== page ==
Found! The Forgotten Coffee of Réunion Island

Found! The Forgotten Coffee of Réunion Island

The tiny island of Réunion1 is little more than a dot in the Indian Ocean, east of Madagascar and southwest of Mauritius. For nearly 200 years that dot was the foundation of a singular exclamation point in coffee history. A peculiar varietal was cultivated at Réunion — a low-growing, long-bean mutation of Red Bourbon that came to be known as Bourbon Pointu, or simply, Leroy — and was said to be favored in turn by France’s King Louis XV, and satirist Honoré de Balzac. Bourbon Pointu thrived on Réunion until the 1950s, when twin calamities of coffee rust (a disease of the coffee plant) and fire ants invaded the island’s plantations.2 The plantations were abandoned… and the island’s unique varietal was thought to be lost forever. Perhaps it would be, if not for the efforts of Yoshiaki Kawashima. A life-long coffee man and the son of a coffee roaster, for 30 years Kawashima worked to develop coffee plantations in Jamaica, Sumatra, and on Hawaii’s Kona coast. Kawashima first heard of Réunion’s coffee varietal while researching coffee in El Salvador, though at the time the coffee experts he worked with believed the varietal had died out long before… ” In 1999, he went to East Africa on business and got a chance to visit Reunion. He set foot on the island hoping to find one of the legendary coffee plants. He left the island disappointed. “Nobody knew anything about Bourbon Pointu. The islanders didn’t even know that Reunion was once a coffee producer. A local took me to a supermarket and said, ‘Here, you have coffee.’ ” “Undaunted, Kawashima continued...

From the Bloggle Archives: The Legend of Kaldi

So little time, so many things to do… in lieu of continued empty space where new posts should be, here’s a classic from the Bloggle’s Coffee History Series: The Legend of Kaldi — Once upon a time, in a faraway land called Ethiopia â€â€? or maybe Abyssinia, it was a very long time ago, after all â€â€? there lived a young goatherd named Kaldi. By all accounts [and there are many, as the story has been retold many, many times] Kaldi was a very responsible young man, and not one to do foolish things. Every day Kaldi would set his goats to grazing in the hills that surrounded his village, and every evening his loyal goats would return home. This, of course, would suggest that the goats were the responsible parties. How foolish is it, after all, to just turn your goats loose into the hills every morning? But, back to our story… One evening, Kaldi’s goats did not return home. The young man, no doubt feeling a little foolish by now, searched for his herd all through the night, and as morning broke he found them, leaping and dancing with reckless abandon and apparent glee round a stand of shiny, dark-leafed shrubs with bright red berries. Kaldi took in the scene before him, amazed. He soon decided it must be the berries that caused such reckless behavior in his otherwise responsible goats, and â€â€? forgetting everything his mother told him about eating strange foods from strange places â€â€? Kaldi sampled the berries, himself. In no time, he too was dancing gleefully with his goats around the green-leafed shrubs....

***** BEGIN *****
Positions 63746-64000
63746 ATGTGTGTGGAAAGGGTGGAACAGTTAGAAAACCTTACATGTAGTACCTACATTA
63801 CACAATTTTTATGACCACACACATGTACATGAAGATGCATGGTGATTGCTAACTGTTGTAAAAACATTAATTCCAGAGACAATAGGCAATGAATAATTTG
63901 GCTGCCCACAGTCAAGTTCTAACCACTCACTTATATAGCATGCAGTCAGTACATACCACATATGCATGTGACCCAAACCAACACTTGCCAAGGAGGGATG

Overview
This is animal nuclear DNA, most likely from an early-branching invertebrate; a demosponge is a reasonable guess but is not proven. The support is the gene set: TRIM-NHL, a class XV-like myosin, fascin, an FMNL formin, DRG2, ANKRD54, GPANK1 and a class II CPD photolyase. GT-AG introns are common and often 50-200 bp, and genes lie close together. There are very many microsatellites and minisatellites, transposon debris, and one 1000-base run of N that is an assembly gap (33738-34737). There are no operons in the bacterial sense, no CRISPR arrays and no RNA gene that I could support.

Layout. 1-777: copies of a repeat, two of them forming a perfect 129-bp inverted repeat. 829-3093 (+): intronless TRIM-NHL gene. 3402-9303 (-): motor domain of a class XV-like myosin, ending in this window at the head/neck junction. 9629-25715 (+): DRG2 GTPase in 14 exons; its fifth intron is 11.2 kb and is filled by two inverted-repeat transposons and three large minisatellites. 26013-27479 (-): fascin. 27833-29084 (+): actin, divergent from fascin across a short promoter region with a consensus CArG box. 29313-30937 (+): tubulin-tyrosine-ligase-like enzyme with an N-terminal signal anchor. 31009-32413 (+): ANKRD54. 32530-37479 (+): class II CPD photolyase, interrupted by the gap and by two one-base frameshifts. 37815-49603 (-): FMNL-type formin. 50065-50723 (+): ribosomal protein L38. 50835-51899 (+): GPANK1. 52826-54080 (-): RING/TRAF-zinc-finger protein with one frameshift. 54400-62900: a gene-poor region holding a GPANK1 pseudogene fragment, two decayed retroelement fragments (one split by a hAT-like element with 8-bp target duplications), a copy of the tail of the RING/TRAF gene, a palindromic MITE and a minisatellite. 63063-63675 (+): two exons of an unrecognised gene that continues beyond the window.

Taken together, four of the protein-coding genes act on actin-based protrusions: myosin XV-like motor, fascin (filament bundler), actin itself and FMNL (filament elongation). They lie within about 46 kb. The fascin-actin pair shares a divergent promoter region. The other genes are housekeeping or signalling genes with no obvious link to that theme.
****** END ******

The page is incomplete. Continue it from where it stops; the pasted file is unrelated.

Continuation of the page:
Coffee History Series: Drink of Patriots

It’s December 16th, 1773 on Union Street, in Boston’s north end. Here, in the heart of the city’s financial district, stands an imposing two-story building. Above its door swings a copper dragon, long since turned green in Boston’s salt air. This is the Green Dragon Tavern & Coffee House – meeting hall, gathering place, lodge house – and crucible for the American Revolution. All evening long patrons have been entering under the sign of the dragon, and “Mohawks� – rebels carrying hatchets and clubs, faces painted with coal dust – have been furtively slipping out the back door into the night, en route to Griffin’s wharf. Tomorrow three shiploads of tea – despised both for its outrageous tax burden, and the monopoly granted the East India Tea Company by the British Parliament – are to be offloaded under the watchful eyes and guns of the British Admiral. For weeks, patrons of the Green Dragon have been discussing tea, taxes and tyranny over their cups of coffee and rum. With passionate arguments led by Joseph Warren and Paul Revere, noted Sons of Liberty, the conversation becomes earnest… and swings from impassioned debate to a call for action. Tonight, at Griffin’s wharf, the Mohawks answer that call. Boston Harbor becomes the largest teacup ever known as the entire tea consignment – all 90,000 pounds – is tossed overboard. Two thousand colonists watch as 150 Mohawks – men they know, despite their thin disguises, as pillars of their community – heave scores of smashed tea trunks into the harbor. In the morning, in a spectacular showing of fraternity, not one of the...